Functional JavaScript - What is a Functor?

Jun 16, 2016 5 min read

When you first start looking into functional programming, you hear a lot of scary terms such as functors, monads, monoids, lift, fold, etc. Some of those things are sort of complicated to understand if you don't have a master's degree in Math, others are not that complex. In any case, those things are generally very useful.

Many times you don't even have to know what the terminology means, we just use it and follow with our life. For instance, in languages that are purely functional or have a functional first approach, things like Functors are part of the language, and we don't have to worry about them.

That's not the case of JavaScript as we have to write our Functors, or use a library that does it for us.

Why would you care?

Well, because functors help us solve a lot of problems when writing code in a functional style. We can use functors to manage null or undefined, to handle errors, to make async calls, among other things. They are an important piece of any functionally styled application.

So what is it?

And please, not the math explanation...

Simply put, a functor is a value (in JS it's an object) that:

  1. Has a map method that expects a function
  2. The expected function can return any kind of value
  3. The map function will return another functor of the same type (as the original functor)

I still don't get it, give me an example

Let's see one of the most simple Functors, the Maybe.

Maybe is used to handle null and undefined values, so our code won't break if we have one of those. Let's see an example of how to use Maybe:

const movie = new Maybe({ title: "Star Wars" });

Also, it's common to have an of function to help us create the Maybe value.

const movie = Maybe.of({ title: "Star Wars" });

Ok, that's good! Now the rule number one says that a Functor must have a method called map that expects a function as a parameter. And rule number two says that function must return any kind of value. So let's put that to use:

const getMovieTitle = movie => movie.title;

const movie = Maybe.of({ title: "Star Wars" });

const movieTitle =; // Maybe('Star Wars');

Here we have a getMovieTitle function that receives a movie and returns its title. We pass that function to the map method. And the map method will call the given function if inside the Maybe value (in this case the variable movie), there's a value that is not null nor undefined.

Finally, the map function will return another Maybe value containing the result of the getMovieTitle function, which will be a Maybe with the value 'Star Wars'.

That's it. That's what a Functor is.

Here's how one could write the Maybe Functor:

const Maybe = function (val) {
	this.__value = val;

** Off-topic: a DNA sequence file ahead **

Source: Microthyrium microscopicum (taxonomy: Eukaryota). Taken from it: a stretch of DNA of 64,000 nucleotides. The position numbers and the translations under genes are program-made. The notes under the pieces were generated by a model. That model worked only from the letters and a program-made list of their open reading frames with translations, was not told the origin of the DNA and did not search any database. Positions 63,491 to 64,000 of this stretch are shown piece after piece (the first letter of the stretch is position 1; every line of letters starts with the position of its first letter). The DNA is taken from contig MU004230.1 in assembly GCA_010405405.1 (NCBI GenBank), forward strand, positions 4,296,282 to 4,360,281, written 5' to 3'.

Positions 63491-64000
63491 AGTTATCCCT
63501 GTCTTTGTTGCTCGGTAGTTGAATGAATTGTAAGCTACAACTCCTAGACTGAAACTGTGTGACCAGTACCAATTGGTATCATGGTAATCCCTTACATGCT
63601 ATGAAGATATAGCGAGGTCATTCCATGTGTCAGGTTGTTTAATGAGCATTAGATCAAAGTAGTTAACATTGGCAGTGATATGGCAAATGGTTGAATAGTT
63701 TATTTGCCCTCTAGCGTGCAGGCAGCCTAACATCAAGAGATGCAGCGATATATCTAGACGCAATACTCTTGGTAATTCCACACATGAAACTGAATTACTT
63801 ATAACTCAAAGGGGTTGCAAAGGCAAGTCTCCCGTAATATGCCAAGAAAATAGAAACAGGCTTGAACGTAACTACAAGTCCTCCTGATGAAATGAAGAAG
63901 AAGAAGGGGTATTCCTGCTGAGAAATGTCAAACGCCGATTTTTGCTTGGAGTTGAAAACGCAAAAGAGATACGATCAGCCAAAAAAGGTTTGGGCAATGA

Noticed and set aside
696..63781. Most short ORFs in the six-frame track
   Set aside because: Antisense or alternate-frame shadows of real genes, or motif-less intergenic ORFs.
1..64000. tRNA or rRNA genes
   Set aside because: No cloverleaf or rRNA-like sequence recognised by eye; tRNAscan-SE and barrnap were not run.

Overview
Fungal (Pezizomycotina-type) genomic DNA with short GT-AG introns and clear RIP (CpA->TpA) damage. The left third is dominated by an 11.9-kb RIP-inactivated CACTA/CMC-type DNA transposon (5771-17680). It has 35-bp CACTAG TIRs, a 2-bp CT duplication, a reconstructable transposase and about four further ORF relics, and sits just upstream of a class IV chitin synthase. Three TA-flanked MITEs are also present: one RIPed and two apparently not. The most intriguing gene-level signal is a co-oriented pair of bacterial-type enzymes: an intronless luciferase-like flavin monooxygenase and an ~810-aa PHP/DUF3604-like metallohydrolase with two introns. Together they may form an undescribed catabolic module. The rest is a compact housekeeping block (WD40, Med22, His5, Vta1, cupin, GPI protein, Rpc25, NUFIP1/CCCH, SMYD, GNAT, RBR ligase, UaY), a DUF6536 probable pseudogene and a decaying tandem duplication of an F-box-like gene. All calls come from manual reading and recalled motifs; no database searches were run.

Maybe.of = function (val) {
	return new Maybe(val);
}; = function (f) {
	return this.__value !== null && this.__value !== undefined
		? Maybe.of(f(this.__value))
		: Maybe.of(null);

What we have here is a constructor that will save a value, in a "private" variable. Then the of function will be used to help us create new Maybe values. And finally, the real purpose of the Maybe functor that is its map function, which will check for null or undefined and call the function passed in as the argument.

See how the map function respects the third rule? It will always return another Maybe, be that with the returned value from the function or with null.

But I've heard that a Maybe is a Monad

Well, Maybe could be a Monad as well. It only has to implement its interface and follow its rules. If you know a language like C# or Java, it's the same as having a class that implements two different interfaces. So yeah, you can have a Maybe value that is a Functor and also a Monad.

A note about classes in JavaScript

I'm about to commit a functional heresy here. In JavaScript a class is just some syntactic sugar over a constructor function. So one could write the Maybe Functor using a class, like this:

class Maybe {
	constructor(val) {
		this.__value = val;

	map(f) {
		return this.__value !== null && this.__value !== undefined
			? Maybe.of(f(this.__value))
			: Maybe.of(null);

	static of(val) {
		return new Maybe(val);

The results of this and the previous example are the same.

And why is that a functional heresy you might ask? Well, because in functional programming is about functions, and classes are from another paradigm, they're from OOP and, although we can mix both and the results are the same, we should write code for the next person reading it. If you agree with your teammates that those types can be written using classes, then it's OK.

What's next

Next, I'll be talking about how to put a few Functors into practice.

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